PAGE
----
Spotlight on Asian Street Food Markets
The global connectivity of cities around the world means that you can usually find ethnic street food from around the world just about anywhere. But, nothing compares to the real thing in the real place. Here is an overview of some of the most thriving street food markets on the Asian continent. If you happen to find yourself there, make some time to visit them, and be sure to do so on an empty stomach.
Street Food in Hong Kong
Hong Kong is home to three pulsating street food markets. If you love seafood, the Temple Street market is the place to go for fresh seafood delights. If dessert is your primary preference, you will not want to miss the food market on Fa Yuen Street in the Kowloon region where you can enjoy the best waffles in the country; their specialty is chocolate chip waffles—a true treat. In city center you can find the Graham Street food market, teeming with tourists and locals enjoying the special taste of Cantonese chicken and pineapple buns.
Street Food in Thailand
Thailand already has a reputation for some of the best food in Asia, and its street food markets will not disappoint. Two of them are located in Bangkok and they are sure to satisfy any craving you may have for authentic local tastes. Your nose will direct you to Charoen Krung Road where a busy street food market serves an aromatic stir-fry and freshly steamed dumplings.
One of the oldest street food markets in Thailand is Ratchawat Market where you can indulge in authentic Kobe beef noodles and roast duck. Which ever Bangkok market you choose, keep your eyes open for delicious mango sticky rice and sweet banana-filled crepes.
Garnering recognition even from the United Nations, Phuket has been honored with the title, “City of Gastronomy” due to the amazing mix of cultural cuisines one can find there. Phuket's street food market scene offers an eclectic variety of noodles topped with seafood, chicken or pork strips, banana cakes, sweet fish cakes, and even Phuket’s take on the French macaroon.
Street Food in China
The oldest international highway, so to speak, is the Silk Road, which has been the main route for the trade of goods across Eurasia for centuries. The Kashgar Sunday Bazaar, a Silk Road street food market, is about as rich in tastes as the route itself is rich in history. One of the most popular delicacies is the lamb kababs, which are cooked and served daily by a number of different vendors. The street market also offers a wide variety of fruits, fresh spices and other local goods.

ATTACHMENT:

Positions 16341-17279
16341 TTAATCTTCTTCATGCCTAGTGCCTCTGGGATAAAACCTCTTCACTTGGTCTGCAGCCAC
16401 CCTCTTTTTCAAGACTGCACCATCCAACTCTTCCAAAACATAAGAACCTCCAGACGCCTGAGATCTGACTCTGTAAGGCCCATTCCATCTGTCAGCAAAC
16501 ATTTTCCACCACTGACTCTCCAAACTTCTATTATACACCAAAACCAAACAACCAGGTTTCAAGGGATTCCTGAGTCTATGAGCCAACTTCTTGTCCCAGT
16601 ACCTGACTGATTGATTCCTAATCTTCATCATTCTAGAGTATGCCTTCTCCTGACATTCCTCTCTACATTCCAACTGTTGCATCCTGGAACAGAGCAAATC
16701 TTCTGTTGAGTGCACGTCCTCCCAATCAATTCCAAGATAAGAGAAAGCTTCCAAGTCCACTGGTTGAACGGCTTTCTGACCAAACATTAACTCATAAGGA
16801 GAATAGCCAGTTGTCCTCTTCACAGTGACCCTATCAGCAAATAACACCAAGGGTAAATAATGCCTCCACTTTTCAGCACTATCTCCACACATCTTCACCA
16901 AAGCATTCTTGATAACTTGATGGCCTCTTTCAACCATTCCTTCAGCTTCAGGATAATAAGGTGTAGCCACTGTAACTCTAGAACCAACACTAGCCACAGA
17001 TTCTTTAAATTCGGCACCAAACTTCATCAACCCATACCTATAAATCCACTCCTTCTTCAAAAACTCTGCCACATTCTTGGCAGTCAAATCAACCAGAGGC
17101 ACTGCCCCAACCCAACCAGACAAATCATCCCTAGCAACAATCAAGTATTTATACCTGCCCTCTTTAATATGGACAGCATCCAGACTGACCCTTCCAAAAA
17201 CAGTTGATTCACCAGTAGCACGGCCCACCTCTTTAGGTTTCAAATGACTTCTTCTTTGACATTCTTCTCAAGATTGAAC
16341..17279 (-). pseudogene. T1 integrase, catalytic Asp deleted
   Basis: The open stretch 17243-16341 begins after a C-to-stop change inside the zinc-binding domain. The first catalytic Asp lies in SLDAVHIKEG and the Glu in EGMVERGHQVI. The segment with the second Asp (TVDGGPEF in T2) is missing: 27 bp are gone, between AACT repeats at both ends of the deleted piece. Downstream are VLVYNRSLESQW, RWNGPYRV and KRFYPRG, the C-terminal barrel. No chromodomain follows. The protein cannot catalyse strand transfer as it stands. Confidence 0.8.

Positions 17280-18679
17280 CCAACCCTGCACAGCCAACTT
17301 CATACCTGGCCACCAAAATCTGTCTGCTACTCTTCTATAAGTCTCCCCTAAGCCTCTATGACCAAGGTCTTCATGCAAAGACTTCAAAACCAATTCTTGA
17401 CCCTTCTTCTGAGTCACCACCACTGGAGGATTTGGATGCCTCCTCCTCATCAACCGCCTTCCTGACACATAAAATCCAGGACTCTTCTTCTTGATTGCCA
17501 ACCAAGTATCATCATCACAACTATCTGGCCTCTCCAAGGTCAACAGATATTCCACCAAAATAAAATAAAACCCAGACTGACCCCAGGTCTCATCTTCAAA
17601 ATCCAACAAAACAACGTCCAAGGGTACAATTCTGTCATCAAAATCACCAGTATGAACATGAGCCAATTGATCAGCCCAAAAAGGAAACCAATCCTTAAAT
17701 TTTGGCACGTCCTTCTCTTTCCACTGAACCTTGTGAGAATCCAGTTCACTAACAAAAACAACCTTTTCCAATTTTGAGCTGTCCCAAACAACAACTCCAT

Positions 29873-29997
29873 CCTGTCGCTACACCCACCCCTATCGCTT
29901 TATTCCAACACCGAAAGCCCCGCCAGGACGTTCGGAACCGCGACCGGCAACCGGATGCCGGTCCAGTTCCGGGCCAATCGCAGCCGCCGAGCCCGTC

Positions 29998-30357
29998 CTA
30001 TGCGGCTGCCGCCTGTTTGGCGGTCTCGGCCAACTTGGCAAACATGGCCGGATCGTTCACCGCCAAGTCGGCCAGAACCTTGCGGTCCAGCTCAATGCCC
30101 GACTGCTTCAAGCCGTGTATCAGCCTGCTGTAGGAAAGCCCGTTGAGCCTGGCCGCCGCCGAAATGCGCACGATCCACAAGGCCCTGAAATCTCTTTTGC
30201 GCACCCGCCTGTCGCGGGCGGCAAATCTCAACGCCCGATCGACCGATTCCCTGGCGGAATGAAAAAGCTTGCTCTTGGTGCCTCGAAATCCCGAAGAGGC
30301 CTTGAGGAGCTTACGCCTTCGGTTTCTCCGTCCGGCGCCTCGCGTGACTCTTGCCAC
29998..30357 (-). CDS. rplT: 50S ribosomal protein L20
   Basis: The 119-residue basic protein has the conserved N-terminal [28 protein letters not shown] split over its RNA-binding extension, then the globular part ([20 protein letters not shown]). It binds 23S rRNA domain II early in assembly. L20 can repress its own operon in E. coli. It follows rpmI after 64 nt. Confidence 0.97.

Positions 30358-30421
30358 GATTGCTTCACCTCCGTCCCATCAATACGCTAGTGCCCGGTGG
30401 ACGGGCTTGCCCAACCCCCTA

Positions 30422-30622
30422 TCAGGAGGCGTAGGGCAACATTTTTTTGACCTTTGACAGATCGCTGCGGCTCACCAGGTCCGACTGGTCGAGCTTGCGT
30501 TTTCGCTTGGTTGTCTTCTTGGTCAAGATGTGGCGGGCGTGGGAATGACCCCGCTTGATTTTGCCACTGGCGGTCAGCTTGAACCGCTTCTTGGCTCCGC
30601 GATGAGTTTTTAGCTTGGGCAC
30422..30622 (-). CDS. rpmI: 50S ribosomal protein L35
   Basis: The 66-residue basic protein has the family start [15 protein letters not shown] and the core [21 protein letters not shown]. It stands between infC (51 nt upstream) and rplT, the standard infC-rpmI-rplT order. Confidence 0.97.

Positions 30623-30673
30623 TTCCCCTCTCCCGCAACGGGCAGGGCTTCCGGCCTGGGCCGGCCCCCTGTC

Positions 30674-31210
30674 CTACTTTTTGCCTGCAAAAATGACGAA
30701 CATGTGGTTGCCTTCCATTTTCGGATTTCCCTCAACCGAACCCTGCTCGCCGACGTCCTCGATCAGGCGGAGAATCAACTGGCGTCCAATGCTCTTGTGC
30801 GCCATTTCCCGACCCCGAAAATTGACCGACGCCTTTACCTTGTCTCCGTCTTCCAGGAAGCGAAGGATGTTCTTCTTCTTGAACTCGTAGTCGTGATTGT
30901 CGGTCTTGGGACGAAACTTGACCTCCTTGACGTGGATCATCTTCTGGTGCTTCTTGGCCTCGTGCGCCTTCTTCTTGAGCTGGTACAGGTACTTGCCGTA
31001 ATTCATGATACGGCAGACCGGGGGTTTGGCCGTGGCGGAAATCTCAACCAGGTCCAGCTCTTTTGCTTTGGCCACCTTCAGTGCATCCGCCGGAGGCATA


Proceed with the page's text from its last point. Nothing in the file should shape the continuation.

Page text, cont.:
Street Food in Malaysia
Malaysia constantly proves that it has much more than gorgeous beaches to offer. The street food market scene there is one of the best in the region, and the most popular market of all can be found in Penang. The city’s mix of nationalities—Indian, Malay and Chinese, has resulted in a delectable and colorful variety of dishes. The streets of the city are perfectly arranged for street food markets, making it easy to find everything from coffee to mackerel, wanton and spicy noodles. Aside from the unique variety of tastes, this world renowned market is also known for the Nyonya dishes it serves. The Nyonya cuisine is a fusion of the Chinese and Malay kitchens.
Street Food in Taywan
Finally, if you find yourself in Taipei, you will want to check out the Shi Lin Night Market, even if you are not a real foodie. It's a packed bustling center that combines a food court with more than 500 different street food stands with a general market and entertainment area. A great place to enjoy both traditional dishes and local delights like Aiyu jelly and bubble tea. Bon Appétit!